Wednesday, February 23, 2011

Social business could play a big role in the Middle East and North Africa

With the political change sweeping through the Middle East, people are beginning to ask "now what?" If the protests stem from a lack of an economic opportunity and a lack of a political voice, what is the best way to give to those things to the masses.

Suzi Sosa of the RGK Center for Philanthropy and Community Service at the University of Texas at Austin says that social business could be one of the answers. The dual aims of profit and social benefit that these type of businesses bring can help give the people of the Middle East what they need. Soza's latest op-ed piece was found at INC Magazine.

Social entrepreneurship can be a powerful solution for the MENA (Middle East and North Africa) region. By blending both financial sustainability (profits) with a prioritization of social impact, social enterprises will contribute to both economic revitalization and social reconstruction. Social entrepreneurship is also particularly well suited to youth. It not only taps into the desire for independence and self-actualization, but it is also relevant for a generation whose worldview incorporates a sense of responsibility that goes significantly beyond immediate family and self.

Social entrepreneurship provides a "third way" that can productively balance the desire for greater social equity with the need for rapid economic growth. At the macroeconomic level, social entrepreneurship deploys a stakeholder model that not only provides more robust checks-and-balances in the system but also more fairly distributes profits and benefits and adds greater emphasis to long-term planning. For example, in social entrepreneurship, instead of just focusing on shareholders, the enterprise governs itself by taking into account a network of stakeholders, including customers, employees, suppliers, investors, the community, and the environment. In the MENA region many states governed from a semi-socialist approach while informal economies practiced unregulated capitalism. Social entrepreneurship can balance wealth creation with equity and fairness and can provide greater accountability without the overbearing bureaucracy and regulation that inhibits growth.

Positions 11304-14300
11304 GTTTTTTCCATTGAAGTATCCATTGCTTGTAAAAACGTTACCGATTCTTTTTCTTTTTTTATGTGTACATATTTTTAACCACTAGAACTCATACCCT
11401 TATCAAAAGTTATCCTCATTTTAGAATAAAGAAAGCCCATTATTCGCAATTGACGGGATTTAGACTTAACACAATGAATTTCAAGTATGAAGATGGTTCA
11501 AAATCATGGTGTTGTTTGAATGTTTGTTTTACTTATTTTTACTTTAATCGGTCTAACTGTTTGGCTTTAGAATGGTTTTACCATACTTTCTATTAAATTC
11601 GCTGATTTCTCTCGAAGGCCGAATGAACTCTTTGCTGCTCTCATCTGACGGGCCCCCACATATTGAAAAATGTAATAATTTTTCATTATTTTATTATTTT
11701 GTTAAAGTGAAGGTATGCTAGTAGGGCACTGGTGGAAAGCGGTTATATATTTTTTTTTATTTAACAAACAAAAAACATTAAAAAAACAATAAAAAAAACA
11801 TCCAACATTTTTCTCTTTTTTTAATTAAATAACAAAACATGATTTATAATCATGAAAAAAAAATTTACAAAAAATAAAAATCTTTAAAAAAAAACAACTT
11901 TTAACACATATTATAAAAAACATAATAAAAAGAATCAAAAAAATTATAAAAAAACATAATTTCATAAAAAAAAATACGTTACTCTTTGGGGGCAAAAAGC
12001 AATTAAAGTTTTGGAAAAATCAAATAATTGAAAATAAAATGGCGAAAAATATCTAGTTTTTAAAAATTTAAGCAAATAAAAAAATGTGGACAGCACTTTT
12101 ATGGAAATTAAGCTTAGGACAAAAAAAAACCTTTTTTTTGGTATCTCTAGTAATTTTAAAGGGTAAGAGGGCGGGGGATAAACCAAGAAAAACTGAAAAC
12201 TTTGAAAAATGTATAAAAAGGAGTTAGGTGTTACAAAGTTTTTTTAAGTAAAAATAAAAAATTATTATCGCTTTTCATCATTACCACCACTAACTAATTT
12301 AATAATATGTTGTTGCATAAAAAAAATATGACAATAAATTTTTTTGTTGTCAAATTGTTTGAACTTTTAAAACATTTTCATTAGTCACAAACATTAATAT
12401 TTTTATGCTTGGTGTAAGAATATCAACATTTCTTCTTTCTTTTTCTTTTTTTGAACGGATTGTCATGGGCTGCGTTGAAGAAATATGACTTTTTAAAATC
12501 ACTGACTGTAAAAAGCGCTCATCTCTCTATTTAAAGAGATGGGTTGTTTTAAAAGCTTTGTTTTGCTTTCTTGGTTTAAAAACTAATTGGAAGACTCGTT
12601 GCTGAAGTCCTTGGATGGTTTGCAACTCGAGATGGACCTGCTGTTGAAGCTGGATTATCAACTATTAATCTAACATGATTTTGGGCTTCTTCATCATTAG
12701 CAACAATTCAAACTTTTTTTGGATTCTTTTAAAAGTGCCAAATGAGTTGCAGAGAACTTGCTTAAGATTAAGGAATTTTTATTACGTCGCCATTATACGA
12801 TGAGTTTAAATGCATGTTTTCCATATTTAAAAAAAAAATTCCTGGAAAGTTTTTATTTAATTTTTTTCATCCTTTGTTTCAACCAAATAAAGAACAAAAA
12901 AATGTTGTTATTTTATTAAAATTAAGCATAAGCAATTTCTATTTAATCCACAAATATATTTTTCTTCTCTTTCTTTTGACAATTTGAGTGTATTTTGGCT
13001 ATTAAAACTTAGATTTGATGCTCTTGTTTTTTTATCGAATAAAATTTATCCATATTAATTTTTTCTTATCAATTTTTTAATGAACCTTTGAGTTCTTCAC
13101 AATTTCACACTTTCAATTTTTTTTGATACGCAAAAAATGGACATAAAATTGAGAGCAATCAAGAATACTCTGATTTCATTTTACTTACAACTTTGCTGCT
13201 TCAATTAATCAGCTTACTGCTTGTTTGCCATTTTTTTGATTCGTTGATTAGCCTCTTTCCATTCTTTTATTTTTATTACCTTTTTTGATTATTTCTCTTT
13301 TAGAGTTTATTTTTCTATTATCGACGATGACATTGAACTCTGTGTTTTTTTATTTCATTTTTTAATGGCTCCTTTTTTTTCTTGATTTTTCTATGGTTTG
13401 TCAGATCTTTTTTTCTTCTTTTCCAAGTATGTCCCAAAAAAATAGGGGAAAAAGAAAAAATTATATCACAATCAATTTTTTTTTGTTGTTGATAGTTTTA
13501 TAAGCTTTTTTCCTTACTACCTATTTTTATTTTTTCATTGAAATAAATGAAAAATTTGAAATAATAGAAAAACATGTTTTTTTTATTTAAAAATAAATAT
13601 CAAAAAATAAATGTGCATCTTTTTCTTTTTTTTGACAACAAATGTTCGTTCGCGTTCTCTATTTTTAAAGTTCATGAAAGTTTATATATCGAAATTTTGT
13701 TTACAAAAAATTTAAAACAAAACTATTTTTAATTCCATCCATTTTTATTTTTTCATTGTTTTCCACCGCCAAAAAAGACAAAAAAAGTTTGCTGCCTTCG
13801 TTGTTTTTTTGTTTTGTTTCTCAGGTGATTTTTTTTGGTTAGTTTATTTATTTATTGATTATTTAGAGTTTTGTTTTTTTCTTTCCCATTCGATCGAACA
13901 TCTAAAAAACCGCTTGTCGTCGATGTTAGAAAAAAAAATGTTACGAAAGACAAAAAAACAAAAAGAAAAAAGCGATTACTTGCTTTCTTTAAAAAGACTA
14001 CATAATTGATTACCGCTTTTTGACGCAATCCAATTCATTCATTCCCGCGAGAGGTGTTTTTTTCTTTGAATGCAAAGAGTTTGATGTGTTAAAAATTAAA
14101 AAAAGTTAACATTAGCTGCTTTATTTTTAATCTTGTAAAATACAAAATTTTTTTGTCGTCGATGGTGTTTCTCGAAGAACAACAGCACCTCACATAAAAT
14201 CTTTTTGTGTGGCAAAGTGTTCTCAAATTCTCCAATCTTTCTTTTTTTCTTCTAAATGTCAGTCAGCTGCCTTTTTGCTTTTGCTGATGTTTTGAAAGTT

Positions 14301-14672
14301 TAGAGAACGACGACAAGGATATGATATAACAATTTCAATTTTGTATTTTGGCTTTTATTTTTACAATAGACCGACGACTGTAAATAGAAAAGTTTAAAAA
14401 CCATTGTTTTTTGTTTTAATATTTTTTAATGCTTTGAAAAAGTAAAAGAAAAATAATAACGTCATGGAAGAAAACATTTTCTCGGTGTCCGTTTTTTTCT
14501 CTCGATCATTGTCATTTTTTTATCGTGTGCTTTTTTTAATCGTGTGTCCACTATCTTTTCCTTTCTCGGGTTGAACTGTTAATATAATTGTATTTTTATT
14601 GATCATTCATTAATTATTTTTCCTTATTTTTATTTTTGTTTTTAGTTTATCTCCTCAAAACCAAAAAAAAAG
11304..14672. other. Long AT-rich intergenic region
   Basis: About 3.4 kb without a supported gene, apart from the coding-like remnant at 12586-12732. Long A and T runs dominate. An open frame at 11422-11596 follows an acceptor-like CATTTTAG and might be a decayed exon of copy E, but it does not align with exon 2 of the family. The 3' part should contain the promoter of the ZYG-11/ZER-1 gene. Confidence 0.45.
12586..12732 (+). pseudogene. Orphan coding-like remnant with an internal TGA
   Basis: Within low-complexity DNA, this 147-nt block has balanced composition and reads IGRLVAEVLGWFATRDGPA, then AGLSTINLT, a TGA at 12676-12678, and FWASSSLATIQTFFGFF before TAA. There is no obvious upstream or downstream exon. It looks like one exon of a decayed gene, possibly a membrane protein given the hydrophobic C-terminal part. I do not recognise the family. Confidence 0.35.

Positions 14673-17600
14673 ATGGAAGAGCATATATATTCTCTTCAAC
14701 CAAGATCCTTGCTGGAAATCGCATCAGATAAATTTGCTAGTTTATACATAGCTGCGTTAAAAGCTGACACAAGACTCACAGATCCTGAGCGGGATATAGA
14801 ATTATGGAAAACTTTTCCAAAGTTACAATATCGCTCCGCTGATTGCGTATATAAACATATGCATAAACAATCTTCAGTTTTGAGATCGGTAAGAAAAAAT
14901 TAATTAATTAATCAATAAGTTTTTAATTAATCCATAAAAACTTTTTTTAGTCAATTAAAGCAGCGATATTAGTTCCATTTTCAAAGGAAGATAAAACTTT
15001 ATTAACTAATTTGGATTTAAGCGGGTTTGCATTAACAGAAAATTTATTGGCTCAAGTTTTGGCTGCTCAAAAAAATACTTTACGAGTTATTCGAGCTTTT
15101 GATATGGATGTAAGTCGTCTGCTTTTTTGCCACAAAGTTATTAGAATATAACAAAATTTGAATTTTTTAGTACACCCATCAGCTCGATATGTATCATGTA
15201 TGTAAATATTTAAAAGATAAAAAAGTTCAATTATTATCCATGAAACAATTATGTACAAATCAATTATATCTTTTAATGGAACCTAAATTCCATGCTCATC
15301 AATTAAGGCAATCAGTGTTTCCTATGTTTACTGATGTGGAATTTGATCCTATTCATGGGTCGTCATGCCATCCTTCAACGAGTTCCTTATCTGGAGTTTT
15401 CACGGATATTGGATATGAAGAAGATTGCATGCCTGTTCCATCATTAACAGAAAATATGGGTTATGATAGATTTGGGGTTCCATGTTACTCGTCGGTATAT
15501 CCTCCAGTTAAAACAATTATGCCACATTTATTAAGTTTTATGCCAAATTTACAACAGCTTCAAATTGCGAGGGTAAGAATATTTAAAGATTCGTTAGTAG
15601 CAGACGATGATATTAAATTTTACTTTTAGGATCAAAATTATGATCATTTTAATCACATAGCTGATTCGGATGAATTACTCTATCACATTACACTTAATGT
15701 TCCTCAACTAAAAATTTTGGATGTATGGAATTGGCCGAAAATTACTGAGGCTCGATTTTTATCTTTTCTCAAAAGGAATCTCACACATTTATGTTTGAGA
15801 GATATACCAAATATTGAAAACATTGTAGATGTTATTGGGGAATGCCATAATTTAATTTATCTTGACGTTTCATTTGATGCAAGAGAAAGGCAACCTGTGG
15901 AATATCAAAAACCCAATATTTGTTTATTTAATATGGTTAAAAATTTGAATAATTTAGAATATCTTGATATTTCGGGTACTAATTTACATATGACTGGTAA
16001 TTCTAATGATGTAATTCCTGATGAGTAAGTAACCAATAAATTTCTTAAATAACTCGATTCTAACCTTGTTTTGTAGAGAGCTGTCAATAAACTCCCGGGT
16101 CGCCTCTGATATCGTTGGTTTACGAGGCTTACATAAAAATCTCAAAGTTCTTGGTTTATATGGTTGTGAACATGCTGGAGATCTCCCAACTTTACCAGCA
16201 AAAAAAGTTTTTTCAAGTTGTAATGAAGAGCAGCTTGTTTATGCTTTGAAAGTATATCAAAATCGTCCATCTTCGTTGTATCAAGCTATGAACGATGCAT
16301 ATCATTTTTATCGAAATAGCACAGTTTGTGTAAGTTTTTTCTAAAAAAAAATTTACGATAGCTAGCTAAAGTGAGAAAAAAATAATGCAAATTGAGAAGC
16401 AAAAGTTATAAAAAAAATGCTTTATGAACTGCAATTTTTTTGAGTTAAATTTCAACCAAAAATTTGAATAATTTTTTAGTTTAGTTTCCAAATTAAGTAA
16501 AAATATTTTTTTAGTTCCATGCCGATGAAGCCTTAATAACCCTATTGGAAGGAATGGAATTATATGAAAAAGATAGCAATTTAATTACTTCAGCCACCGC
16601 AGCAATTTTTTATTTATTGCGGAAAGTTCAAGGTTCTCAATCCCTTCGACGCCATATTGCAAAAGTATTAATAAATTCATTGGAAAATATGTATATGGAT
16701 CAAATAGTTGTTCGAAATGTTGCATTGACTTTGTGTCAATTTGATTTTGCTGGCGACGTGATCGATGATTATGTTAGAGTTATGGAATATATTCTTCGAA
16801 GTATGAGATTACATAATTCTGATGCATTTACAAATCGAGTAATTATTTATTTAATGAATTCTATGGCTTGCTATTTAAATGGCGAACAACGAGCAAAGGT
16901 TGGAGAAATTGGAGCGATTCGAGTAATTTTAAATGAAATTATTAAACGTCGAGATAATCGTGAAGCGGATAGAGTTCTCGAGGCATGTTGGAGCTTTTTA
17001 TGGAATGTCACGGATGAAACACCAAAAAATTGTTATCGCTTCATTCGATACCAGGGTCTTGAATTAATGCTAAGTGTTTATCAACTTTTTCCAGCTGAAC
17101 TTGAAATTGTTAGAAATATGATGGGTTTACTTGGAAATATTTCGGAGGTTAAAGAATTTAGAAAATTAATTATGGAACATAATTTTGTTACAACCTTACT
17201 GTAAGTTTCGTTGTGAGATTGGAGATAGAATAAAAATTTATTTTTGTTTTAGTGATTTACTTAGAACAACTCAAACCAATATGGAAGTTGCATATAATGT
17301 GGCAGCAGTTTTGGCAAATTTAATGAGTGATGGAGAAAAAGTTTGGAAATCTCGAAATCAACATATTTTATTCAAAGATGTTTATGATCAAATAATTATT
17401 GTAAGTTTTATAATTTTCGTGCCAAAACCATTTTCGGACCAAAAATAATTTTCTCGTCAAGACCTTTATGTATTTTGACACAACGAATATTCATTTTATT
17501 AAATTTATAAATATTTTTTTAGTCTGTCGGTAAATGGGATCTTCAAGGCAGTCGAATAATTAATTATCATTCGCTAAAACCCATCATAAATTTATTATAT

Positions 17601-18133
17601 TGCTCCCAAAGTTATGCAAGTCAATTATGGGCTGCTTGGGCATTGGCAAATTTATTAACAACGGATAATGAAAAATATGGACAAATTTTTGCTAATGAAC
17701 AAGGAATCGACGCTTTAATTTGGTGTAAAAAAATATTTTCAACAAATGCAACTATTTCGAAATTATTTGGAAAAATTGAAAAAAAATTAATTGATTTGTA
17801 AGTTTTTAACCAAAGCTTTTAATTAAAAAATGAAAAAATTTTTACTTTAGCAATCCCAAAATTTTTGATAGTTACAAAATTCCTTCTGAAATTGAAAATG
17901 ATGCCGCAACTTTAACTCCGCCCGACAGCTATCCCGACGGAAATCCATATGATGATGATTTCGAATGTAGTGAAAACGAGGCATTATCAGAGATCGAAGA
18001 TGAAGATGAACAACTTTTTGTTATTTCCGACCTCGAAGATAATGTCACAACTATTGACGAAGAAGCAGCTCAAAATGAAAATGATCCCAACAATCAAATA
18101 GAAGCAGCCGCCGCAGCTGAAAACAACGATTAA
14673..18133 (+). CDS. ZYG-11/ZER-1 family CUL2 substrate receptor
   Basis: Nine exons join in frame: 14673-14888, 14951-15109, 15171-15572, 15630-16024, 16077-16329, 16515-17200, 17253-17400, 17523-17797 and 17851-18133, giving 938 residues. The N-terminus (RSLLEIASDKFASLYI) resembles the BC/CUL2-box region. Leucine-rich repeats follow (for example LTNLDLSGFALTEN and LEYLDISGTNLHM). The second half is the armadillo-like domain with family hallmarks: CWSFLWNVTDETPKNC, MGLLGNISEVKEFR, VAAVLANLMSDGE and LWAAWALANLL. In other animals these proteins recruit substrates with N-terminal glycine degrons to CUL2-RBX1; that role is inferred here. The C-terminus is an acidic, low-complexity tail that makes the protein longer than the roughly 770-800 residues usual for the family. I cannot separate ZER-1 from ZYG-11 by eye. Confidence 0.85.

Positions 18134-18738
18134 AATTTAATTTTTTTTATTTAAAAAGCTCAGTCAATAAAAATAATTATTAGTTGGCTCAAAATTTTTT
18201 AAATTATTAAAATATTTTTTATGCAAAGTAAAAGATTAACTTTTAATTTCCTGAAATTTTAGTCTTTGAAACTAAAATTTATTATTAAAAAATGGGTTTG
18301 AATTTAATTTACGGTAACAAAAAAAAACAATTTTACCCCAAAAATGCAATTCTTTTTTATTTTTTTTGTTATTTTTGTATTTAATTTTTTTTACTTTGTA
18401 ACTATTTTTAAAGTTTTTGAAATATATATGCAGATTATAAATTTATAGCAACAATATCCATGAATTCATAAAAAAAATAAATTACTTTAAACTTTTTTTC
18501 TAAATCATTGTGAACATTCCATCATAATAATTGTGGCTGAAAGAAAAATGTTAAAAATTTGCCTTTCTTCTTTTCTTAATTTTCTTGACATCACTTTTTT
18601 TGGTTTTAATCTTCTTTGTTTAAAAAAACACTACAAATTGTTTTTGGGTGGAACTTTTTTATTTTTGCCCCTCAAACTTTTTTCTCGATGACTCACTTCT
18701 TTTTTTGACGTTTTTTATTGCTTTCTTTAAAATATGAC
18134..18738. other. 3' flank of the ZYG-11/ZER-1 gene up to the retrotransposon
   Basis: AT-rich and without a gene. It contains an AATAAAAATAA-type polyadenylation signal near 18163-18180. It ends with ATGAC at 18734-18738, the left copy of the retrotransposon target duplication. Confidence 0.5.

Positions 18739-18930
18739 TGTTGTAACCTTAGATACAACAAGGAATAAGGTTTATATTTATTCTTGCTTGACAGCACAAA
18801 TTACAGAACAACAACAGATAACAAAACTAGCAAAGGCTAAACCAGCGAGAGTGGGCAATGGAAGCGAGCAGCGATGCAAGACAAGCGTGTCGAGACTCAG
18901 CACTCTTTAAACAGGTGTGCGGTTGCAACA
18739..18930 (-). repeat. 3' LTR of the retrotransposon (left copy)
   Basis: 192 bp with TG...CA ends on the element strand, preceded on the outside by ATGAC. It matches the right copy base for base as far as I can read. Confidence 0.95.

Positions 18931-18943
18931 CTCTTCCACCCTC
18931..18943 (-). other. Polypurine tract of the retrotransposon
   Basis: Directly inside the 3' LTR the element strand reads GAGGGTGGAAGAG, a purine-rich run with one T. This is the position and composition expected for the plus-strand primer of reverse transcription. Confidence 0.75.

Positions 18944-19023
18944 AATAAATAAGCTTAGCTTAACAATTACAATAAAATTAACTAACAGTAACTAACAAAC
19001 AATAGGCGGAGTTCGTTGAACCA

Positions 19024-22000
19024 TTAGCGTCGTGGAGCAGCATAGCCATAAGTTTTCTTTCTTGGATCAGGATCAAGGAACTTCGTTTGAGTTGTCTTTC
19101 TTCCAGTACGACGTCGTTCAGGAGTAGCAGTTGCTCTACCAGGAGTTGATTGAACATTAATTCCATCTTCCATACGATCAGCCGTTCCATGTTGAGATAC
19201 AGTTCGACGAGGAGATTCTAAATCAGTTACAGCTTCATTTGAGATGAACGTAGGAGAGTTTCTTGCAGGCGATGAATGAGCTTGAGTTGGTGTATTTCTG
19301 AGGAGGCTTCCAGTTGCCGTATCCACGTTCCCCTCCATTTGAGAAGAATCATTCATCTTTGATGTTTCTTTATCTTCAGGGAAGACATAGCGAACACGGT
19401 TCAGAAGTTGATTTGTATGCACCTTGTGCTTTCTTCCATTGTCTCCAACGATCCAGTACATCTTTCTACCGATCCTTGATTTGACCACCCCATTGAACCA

Finally, social entrepreneurship is a powerful solution because it contributes to the reduction of social and environmental problems without having to rely on charity or public funding. For example, in Egypt there are virtually no public resources to fund social programs. Currently, Egypt's public debt is more than 80 percent of GDP and government spending on education is less than 4 percent of GDP. The national GDP per capita is a meager $6,000 per year, leaving more than 20 percent of the country living in poverty. The only hope of achieving sustainable, scalable solutions to pressing social and environmental problems is to create enterprises that can provide for the public good while being financially sustainable and scalable on their own.

The MENA region is already home to some impressive social entrepreneurs. Synergos recently recognized 22 Arab World Social Innovators, including Kamal Mouzawak, a Lebanese social entrepreneur who founded two enterprises, Souk el Tayeb and Tawlet—both focused on the economic empowerment of rural farmers by providing profitable opportunities for them to sell their goods. In the Palestinian territories, Mohammed Kilany and Lana Hijazi founded Souktel, a social enterprise that leverages mobile networks and SMS messaging to connect unemployed Palestinians to job opportunities for an affordable monthly fee.

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